Written by : Joe Levy

Felipe Anderson has had an indifferent start to his West Ham career. A forty-two-million-pound price tag, causing mass fan expectation, hangs heavy around the Brazilian’s neck – and he has shown glimpses of brilliance so far. His goal against Manchester United was world-class, and an individual attacking performance at the Emirates rivalled that of Payet’s in 2015.

However, herein lies the issue. Payet’s short stint at the club gave us too much of a good thing. Every week was like opening a box of Celebrations and only coming across Maltesers. Attacking signings since have not reached the Frenchman’s giddy heights and in comparison, seem to be a box full of Bounties. In reality, they have just been average, a regular mixed edition of footballer-cum-chocolate selection box.

It is these high expectations that result in fan’s quick dismissal of players of Anderson’s ilk. The same occurred with Robert Snodgrass – expectation weighed heavy and his performances suffered. The hope is that Anderson can deliver world-class performances and to develop link-up play with our other top players, which would justify the astronomical fee.

It should be noted that at this stage, after only nine Premier League games, Anderson has started as many matches this term as he did in the whole of last season for Lazio. This represents a massive change in not only his physical demands, but also the demands put upon his role in the team. In East London, he is expected to dominate games and provide the spark – much like Payet did during his eighteen months with the club. To allow a player to complete these tasks, as Bilić did with Payet, is to negate his defensive responsibilities. If Anderson was putting in similar performances to Payet, perhaps his lack of defensive effort would be forgiven. The problem is that he isn’t delivering consistently at either end of the pitch – yet.

People have pointed out that Anderson ranks very highly in terms of successful tackles in the league this season and is one of the best dribblers too. However, as most of us know, stats don’t tell the story of the whole ninety minutes. Anderson’s inability (or perhaps, reluctance) to track back, means that opposition teams know full well they can target our left-hand side and gain joy from it, as seen by Sissoko’s assist last Saturday. Whilst it doesn’t help having left-backs of poor defensive quality in the form of Cresswell and Masuaku (both of which give me the same level of assurance I hold in a toddler piloting a Boeing 747), there must be the basic instinct to put in the hard yards to help the team, especially when other players are then forced to shift wide, thus creating a chasm of space in other parts of the pitch. Anderson’s failure to track-back has not endeared him to a large portion of supporters, whereas others feel that as a winger, his focus should be in the oppositions’ half, not his own.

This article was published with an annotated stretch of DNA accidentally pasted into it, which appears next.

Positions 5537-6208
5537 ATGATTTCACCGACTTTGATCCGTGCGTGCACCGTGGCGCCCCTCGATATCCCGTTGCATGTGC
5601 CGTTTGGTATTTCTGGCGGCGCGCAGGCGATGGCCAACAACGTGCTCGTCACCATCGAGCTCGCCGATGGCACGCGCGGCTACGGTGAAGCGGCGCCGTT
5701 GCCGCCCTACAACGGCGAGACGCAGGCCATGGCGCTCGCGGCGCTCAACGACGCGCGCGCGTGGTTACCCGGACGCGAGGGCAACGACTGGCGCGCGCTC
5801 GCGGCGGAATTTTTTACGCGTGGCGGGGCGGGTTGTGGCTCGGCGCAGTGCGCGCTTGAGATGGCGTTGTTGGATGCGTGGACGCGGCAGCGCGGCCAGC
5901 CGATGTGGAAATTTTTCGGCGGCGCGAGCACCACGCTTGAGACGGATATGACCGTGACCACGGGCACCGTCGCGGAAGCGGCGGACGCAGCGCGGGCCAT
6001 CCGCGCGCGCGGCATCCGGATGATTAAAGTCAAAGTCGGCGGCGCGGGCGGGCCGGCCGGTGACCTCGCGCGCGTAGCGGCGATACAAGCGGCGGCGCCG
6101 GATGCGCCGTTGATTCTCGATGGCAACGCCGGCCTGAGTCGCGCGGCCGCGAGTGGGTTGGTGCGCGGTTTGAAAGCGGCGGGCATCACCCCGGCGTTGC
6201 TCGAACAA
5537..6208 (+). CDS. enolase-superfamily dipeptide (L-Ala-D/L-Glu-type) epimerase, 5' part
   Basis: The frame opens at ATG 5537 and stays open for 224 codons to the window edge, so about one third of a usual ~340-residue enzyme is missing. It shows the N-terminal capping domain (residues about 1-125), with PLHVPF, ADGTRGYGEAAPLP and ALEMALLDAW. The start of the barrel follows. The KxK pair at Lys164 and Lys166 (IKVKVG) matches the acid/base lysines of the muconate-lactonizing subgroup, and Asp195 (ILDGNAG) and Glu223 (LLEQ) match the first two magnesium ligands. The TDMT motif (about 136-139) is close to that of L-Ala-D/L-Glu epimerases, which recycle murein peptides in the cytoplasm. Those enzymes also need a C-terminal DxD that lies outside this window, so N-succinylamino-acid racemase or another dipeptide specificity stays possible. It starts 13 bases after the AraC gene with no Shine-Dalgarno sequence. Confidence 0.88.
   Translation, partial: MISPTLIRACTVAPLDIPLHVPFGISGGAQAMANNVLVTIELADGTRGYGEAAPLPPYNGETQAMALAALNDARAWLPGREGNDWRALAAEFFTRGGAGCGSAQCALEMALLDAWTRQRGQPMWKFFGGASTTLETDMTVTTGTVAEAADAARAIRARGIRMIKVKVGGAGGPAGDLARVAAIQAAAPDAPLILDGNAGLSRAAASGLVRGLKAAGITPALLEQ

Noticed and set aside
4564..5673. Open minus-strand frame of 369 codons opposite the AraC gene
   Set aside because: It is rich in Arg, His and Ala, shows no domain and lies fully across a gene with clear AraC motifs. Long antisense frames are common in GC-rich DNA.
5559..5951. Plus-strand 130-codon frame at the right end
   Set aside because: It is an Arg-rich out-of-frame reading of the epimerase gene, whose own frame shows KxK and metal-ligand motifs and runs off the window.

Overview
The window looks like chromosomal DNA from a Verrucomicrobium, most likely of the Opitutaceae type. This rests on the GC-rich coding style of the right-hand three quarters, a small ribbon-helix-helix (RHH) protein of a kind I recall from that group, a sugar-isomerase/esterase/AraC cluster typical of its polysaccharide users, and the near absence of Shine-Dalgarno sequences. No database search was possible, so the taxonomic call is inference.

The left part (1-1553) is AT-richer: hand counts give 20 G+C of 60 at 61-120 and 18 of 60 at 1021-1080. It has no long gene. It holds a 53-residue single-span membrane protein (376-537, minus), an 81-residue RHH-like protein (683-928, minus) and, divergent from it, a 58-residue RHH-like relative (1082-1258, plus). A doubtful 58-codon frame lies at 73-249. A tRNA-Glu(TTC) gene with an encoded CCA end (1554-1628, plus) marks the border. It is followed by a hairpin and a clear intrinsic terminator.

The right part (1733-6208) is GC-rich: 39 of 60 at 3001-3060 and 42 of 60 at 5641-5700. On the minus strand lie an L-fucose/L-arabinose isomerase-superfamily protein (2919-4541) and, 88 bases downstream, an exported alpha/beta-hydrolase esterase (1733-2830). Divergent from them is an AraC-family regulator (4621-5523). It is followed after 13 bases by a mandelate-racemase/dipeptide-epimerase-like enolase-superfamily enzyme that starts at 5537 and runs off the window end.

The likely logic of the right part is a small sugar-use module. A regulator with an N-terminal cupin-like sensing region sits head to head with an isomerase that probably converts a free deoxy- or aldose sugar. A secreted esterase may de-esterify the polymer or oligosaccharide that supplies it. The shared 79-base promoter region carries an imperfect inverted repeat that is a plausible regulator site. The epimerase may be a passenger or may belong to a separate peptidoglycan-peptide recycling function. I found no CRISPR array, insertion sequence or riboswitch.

So, is there still hope for Anderson? Of course. We are only nine games into the season for a player who has had to adjust massively to playing in the Premier League. Manuel Lanzini is still to return from injury and he could be the missing link between the big-money signings, the Argentinian glue to get the team roaring into full force. Until then, a shift inside as part of the midfield trio, operating as number 10 would give him freedom to unlock defences. Or perhaps considering Yarmolenko’s season-ending injury, a change to 4-4-1-1, with Anderson deployed as a second striker, dropping off Arnautovic to link the play, turn and drive at defences (similar to the partnership of Lucas Moura and Kane at Spurs), could be pivotal in bringing to fruition a player praised by Rivaldo and Neymar.

Anderson must improve individually as well as a part of the team dynamic. After living in Ciro Immobile’s shadow at Lazio last year, where the Italian forward scored forty-one goals compared to Anderson’s eight, there is a need for him to become a main man. He has shown pieces of stupendous skills so far and, being directly requested by Pellegrini, he has potential to be a key man. Anderson’s arrival could be likened to another Brazilian, Robinho. When he arrived at Manchester City in 2008, it was a precursor to a new dynasty, signed from a European superpower for a large sum, to spearhead City’s charge. This pipe dream remained in the pipe. Robinho was guilty of Anderson’s similar faults: a lack of running, neglecting defensive duties, not having an impact on big games and was out the door within two years. Anderson can, and should, fare much better than his countryman.

In a modern society of throw-away culture and absolute choices, West Ham and the fans would do well to encourage Anderson out of the shadows, and into the bubble-filled limelight. A full season in English football and the chance to work with Lanzini, should give him enough time to bed in and push on. At 25, and with regular Europa League appearances and goals, he possesses the qualities to provide the London Stadium with continental football, delivered by Brazilian brilliance.